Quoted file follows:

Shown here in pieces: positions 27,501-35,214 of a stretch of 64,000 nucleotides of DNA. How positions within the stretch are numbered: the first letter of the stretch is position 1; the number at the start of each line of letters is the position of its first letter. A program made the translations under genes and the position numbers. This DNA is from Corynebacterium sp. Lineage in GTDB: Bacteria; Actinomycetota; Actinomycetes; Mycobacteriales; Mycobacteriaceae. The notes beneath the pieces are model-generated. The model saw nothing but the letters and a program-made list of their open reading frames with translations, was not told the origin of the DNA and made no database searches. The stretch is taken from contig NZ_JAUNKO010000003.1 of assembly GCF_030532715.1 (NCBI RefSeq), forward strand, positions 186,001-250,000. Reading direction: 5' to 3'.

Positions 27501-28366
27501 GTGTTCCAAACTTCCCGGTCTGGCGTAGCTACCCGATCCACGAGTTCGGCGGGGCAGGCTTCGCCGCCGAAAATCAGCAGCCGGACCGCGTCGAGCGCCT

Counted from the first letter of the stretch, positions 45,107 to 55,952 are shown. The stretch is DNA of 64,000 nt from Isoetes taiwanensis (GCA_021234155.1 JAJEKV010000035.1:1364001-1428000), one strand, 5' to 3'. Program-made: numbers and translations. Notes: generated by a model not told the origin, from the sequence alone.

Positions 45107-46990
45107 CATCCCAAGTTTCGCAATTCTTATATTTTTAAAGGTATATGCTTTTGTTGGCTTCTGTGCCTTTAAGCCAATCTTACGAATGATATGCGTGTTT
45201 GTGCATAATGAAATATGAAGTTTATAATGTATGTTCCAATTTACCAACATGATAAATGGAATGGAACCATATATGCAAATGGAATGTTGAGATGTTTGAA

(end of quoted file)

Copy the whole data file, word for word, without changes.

Shown here in pieces: positions 27,501-35,214 of a stretch of 64,000 nucleotides of DNA. How positions within the stretch are numbered: the first letter of the stretch is position 1; the number at the start of each line of letters is the position of its first letter. A program made the translations under genes and the position numbers. This DNA is from Corynebacterium sp. Lineage in GTDB: Bacteria; Actinomycetota; Actinomycetes; Mycobacteriales; Mycobacteriaceae. The notes beneath the pieces are model-generated. The model saw nothing but the letters and a program-made list of their open reading frames with translations, was not told the origin of the DNA and made no database searches. The stretch is taken from contig NZ_JAUNKO010000003.1 of assembly GCF_030532715.1 (NCBI RefSeq), forward strand, positions 186,001-250,000. Reading direction: 5' to 3'.

Positions 27501-28366
27501 GTGTTCCAAACTTCCCGGTCTGGCGTAGCTACCCGATCCACGAGTTCGGCGGGGCAGGCTTCGCCGCCGAAAATCAGCAGCCGGACCGCGTCGAGCGCCT

Counted from the first letter of the stretch, positions 45,107 to 55,952 are shown. The stretch is DNA of 64,000 nt from Isoetes taiwanensis (GCA_021234155.1 JAJEKV010000035.1:1364001-1428000), one strand, 5' to 3'. Program-made: numbers and translations. Notes: generated by a model not told the origin, from the sequence alone.

Positions 45107-46990
45107 CATCCCAAGTTTCGCAATTCTTATATTTTTAAAGGTATATGCTTTTGTTGGCTTCTGTGCCTTTAAGCCAATCTTACGAATGATATGCGTGTTT
45201 GTGCATAATGAAATATGAAGTTTATAATGTATGTTCCAATTTACCAACATGATAAATGGAATGGAACCATATATGCAAATGGAATGTTGAGATGTTTGAA